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Tigers' Anibal Sanchez, Alex Avila prime example of pitcher-catcher chemistry

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Even the most valuable pitchers aren't their best without a trustworthy catcher who can read him like a book.

Leon Halip/Getty Images

DETROIT -- Anibal Sanchez has now given the Detroit Tigers seven straight starts of going at least seven innings deep. In that time he's given up no more than four runs in a game and in four of his starts allowed three or fewer runs, including a two-hit shutout.

Nine years after his only no-hitter, Sanchez took another one into the eighth in an 8-6 victory over the Blue Jays and looks reminiscent of his dominant self once again. Sanchez's efforts weren't without help, though. Alex Avila, freshly reinstated from the disabled list the same day, was catching. And it was like day one all over again for the seven-year veteran catcher.

"I felt like a rookie again early on in the game," Avila said. "I was pretty nervous and a little jumpy but relaxed as the game went on."

Sanchez had walked two batters -- one to lead off the second and a one-out walk in the seventh -- but allowed nothing more. His changeup -- which, oddly enough is called a splitter by MLB Gameday -- seemed to divebomb at the last second, causing batters to swing wildly at nothing.

Behind the plate, Avila called Sanchez's pitches "explosive," admitting it was "fun" to not only be back behind the dish, but to be calling such a phenomenal start. And for Sanchez, who finally has command of his pitches back, praised Avila's work behind the plate.

"Amazing. We talked about it, like, 'You are in the minor leagues and you come back from the DL and that happened?'" Sanchez remarked. "Had to be amazing for everybody, especially for him. We put a really good game plan in before the game and we bring it into the game. I have been with Alex the last four years. We got a pretty good combination."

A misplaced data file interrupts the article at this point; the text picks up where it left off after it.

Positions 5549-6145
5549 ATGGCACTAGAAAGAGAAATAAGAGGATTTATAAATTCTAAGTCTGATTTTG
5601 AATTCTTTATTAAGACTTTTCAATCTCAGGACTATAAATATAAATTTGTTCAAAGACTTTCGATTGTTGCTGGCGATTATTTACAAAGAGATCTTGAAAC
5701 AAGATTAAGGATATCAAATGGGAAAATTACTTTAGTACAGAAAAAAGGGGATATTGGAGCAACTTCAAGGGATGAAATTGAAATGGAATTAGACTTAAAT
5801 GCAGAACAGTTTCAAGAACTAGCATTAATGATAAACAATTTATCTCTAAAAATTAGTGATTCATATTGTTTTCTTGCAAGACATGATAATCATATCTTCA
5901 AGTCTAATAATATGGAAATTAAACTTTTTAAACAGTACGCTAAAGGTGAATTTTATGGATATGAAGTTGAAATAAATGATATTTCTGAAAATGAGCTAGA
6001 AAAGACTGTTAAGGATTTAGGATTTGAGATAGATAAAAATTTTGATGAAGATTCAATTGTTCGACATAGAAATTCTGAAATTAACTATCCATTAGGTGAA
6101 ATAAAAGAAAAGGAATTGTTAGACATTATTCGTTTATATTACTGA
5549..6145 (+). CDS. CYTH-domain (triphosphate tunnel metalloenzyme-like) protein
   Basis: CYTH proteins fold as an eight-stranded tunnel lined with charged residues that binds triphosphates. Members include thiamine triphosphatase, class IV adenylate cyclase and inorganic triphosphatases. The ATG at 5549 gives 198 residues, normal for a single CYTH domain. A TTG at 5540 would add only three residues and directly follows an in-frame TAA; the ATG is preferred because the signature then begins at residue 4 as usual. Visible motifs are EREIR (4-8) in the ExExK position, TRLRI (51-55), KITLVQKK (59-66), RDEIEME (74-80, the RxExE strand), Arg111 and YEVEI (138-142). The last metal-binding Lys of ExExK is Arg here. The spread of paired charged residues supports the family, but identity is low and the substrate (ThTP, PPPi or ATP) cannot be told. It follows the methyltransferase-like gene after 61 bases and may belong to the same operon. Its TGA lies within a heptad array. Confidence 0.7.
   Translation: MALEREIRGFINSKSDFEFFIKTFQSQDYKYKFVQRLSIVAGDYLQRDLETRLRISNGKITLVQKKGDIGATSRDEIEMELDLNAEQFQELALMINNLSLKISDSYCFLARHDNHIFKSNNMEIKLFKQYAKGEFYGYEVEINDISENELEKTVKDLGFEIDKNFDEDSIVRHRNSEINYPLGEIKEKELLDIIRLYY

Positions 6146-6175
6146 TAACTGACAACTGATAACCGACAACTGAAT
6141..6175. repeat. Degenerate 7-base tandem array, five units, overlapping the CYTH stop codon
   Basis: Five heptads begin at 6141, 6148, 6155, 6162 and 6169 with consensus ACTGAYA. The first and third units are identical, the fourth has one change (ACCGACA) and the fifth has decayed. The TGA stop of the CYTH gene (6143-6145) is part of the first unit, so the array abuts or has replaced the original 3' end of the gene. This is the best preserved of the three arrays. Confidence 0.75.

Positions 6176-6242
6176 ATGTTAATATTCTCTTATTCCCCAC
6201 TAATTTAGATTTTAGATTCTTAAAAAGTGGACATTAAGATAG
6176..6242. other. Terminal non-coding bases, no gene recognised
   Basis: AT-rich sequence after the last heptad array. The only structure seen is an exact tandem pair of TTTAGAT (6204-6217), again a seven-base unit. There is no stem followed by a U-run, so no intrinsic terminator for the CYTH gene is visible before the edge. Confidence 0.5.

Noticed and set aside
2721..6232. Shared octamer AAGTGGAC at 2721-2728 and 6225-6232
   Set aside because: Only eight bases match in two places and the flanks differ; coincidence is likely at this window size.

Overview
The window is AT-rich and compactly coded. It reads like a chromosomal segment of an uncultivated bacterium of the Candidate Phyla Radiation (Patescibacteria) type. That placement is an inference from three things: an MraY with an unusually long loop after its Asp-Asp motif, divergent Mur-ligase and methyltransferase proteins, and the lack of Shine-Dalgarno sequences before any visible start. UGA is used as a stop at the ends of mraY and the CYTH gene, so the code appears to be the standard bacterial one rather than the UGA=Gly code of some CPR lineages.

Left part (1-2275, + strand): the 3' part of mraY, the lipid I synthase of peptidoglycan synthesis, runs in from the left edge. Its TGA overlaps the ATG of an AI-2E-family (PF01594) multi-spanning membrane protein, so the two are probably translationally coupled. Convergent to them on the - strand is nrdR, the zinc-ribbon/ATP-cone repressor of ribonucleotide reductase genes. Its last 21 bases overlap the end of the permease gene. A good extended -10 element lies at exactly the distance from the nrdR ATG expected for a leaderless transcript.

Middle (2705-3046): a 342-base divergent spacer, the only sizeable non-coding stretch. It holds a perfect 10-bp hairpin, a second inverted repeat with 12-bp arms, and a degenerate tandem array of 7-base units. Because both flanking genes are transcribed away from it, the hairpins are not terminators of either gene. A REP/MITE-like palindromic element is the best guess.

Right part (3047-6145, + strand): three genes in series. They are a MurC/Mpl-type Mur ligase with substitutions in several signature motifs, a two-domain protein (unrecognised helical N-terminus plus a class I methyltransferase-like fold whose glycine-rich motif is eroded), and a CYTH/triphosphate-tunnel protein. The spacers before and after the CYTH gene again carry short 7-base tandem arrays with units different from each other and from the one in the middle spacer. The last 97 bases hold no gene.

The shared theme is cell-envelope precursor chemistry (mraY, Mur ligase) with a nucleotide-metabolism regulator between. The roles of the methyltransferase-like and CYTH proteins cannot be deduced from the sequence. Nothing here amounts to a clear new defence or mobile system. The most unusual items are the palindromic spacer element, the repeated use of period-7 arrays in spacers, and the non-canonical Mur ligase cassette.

Sanchez's fastball, which Avila noted was the pitch that was working the best, was crisp with plenty of movement and velocity. And for that reason Avila had to mix it up to prevent opposing hitters from getting a leg up. But that changeup, that potent pitch for seven innings, began to betray Sanchez in the eighth.

At 90 pitches to start that fateful inning, his changeup began to lose its movement. Sanchez began to show signs of wearing out. Offspeed pitches were being left up. During a developing no-hitter in the past, Sanchez would shake off Avila and the batter would break it up. This time, though, the roles were reversed.

"This time, he was thinking, 'Don't shake Alex off, don't shake Alex off,'" Avila said. "He didn't and gives up a base hit. So I screwed that one up. I called a changeup, kinda like, if he puts it down like he did earlier in the game for a strikeout. But I should have known better, at 107 pitches, probably should have called a fastball."

The twisted knife to exactly how Sanchez lost his no-hitter was that it came at the hands of a former Tigers player, Ezequiel Carrera. And if that wasn't enough, former Tigers prospect Devon Travis knocked the second of Sanchez's only three hits of the night, which eventually led to him leaving with one out in the eighth and the bases loaded.

But despite losing his no-hit bid, the shutout, and eventually a quality start because of reliever Alex Wilson's poor eighth -- he allowed five runs to score while recording just one out -- Sanchez has looked very much like himself of late. In his last seven starts, he's retained a 2.94 ERA in 52 innings pitched, with 41 strikeouts in that time.

The bullpen, and even some of the Tigers' starters lately, hasn't been overly dependable. If Sanchez can remain dominant and stabilize what has been a shaky time for the Tigers, it could go a long way to getting Detroit back on its feet. Now if only the bullpen would cooperate. But that's a different, darker story for another day.